“Children who came to this country, have made this place their home, and have worked hard and graduated from a Maryland high school should be given every opportunity to succeed,” Jealous said in a statement. “This isn’t just a moral issue, it’s an economic issue.”
Jealous has made college affordability a cornerstone of his campaign. For the past year, he has touted his plan to allow Maryland high school graduates to attend community college tuition-free and create a work-study program that would pay students at the four-year public colleges the equivalent of their tuition so they can graduate debt-free.
Jealous, who is in an uphill battle against Gov. Larry Hogan (R), plans to announce his latest plan for free community college at a news conference on Wednesday. The former NAACP president is expected to be joined by immigration advocates who worked with him in 2012 to get voters to approve the Dream Act.
Del. Joseline A. Peña-Melnyk (D-Prince George’s) said many undocumented immigrants can’t afford community college tuition, which costs approximately $4,000 a year. According to legislative analysts, about 500 undocumented immigrants in the fall of 2016, the most recent data available, received in-state tuition under the Dream Act.
“Expanding it and making it free will be wonderful for that population that we know struggles and wants to get the American Dream,” Peña-Melnyk said. “It will be amazing.”
The General Assembly has taken numerous steps this year to make community college more accessible. It passed legislation creating the College Promise program, which covers the cost of community college tuition for Marylanders who meet certain income and eligibility requirements. It also approved a bill to give undocumented immigrants access to a state scholarship to help pay for tuition. Jealous’ latest plan goes farther by guaranteeing free tuition for dreamers.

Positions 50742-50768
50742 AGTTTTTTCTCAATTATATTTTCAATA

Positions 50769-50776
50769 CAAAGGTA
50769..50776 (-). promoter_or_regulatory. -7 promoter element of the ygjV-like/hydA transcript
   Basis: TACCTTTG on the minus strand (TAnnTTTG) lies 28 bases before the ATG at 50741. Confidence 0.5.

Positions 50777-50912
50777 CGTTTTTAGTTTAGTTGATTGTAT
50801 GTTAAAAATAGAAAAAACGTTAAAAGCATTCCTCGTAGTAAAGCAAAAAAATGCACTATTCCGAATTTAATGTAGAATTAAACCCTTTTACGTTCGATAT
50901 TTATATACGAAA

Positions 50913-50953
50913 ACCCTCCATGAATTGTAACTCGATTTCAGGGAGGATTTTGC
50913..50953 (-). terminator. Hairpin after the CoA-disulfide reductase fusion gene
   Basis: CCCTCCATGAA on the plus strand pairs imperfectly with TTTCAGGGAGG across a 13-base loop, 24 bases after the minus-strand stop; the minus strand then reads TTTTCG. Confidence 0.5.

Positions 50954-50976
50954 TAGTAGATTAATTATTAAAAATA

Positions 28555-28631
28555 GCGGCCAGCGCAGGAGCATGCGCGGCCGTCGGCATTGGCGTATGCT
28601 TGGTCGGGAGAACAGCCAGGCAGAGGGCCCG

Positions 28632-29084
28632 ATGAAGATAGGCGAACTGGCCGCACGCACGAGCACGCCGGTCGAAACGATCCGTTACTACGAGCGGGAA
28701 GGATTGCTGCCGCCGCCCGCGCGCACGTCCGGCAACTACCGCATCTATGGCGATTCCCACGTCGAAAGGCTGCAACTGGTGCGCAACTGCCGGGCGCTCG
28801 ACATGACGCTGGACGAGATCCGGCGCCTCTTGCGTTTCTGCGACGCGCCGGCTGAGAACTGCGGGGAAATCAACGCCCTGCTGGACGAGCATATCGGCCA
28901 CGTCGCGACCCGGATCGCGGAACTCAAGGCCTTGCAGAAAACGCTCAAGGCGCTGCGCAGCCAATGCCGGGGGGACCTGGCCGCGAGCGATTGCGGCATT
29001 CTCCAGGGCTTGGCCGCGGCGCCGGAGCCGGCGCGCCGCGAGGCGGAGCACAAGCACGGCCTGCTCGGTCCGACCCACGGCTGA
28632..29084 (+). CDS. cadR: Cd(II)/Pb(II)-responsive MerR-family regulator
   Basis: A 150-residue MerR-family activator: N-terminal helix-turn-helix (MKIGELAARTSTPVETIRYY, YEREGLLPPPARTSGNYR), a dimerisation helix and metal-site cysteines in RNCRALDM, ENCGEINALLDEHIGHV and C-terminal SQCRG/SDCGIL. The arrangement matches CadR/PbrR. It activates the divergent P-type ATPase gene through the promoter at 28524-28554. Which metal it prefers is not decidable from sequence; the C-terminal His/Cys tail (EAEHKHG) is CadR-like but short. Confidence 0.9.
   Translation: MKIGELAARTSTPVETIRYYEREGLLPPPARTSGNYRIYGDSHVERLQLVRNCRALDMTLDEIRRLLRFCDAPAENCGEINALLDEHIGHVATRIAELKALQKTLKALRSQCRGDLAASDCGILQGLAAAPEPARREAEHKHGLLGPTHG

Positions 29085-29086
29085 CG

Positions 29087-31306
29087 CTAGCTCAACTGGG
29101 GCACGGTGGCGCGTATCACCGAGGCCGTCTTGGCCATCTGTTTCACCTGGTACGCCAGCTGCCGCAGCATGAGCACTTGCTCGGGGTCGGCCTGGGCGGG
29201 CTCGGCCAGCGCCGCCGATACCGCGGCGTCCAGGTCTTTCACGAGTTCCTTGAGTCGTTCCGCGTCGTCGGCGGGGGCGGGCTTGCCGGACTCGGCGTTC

In the final minutes of the 2018 legislative session, the General Assembly approved a measure that provides scholarships of up to $5,000 to students whose families earn less than $150,000 a year and adults earning less than $100,000. Undocumented immigrants are not eligible for the College Promise program.
The legislature also approved another measure that specifically allows dreamers to apply for the Delegate Howard P. Rawlings Educational Excellence Awards program, a needs-based scholarship. But the legislation did not include or mandate funding.
Hogan announced last month that, if reelected, he would push to expand the College Promise program to help some students who meet income and eligibility requirements to attend public four-year colleges free. It was unclear how Hogan planned to pay for the expansion of the College Promise program. At the time, he said the program, which would cost an estimated $175 million over five years, would not require a tax increase and because of Maryland’s improving economy he would not have to cut another program to pay for it.
Scott Sloofman, a spokesman for Hogan, said in an email that Jealous continues to pile on “free stuff faster than Jos. A. Banks at a Labor Day suit sale.” He would not comment on whether Hogan would support certain undocumented immigrants receiving free tuition at community colleges. The governor “is taking responsible and affordable steps to expand higher education opportunities through community college scholarships for those who need it most and his proposal to make college loan interest 100 percent tax deductible,” he wrote.
Jealous has said he plans to raise taxes by 1 percent on the top 1 percent of earners — residents citing an annual income of $500,000 or more on their income taxes — and reduce the prison population by 30 percent to pay for his higher education proposals.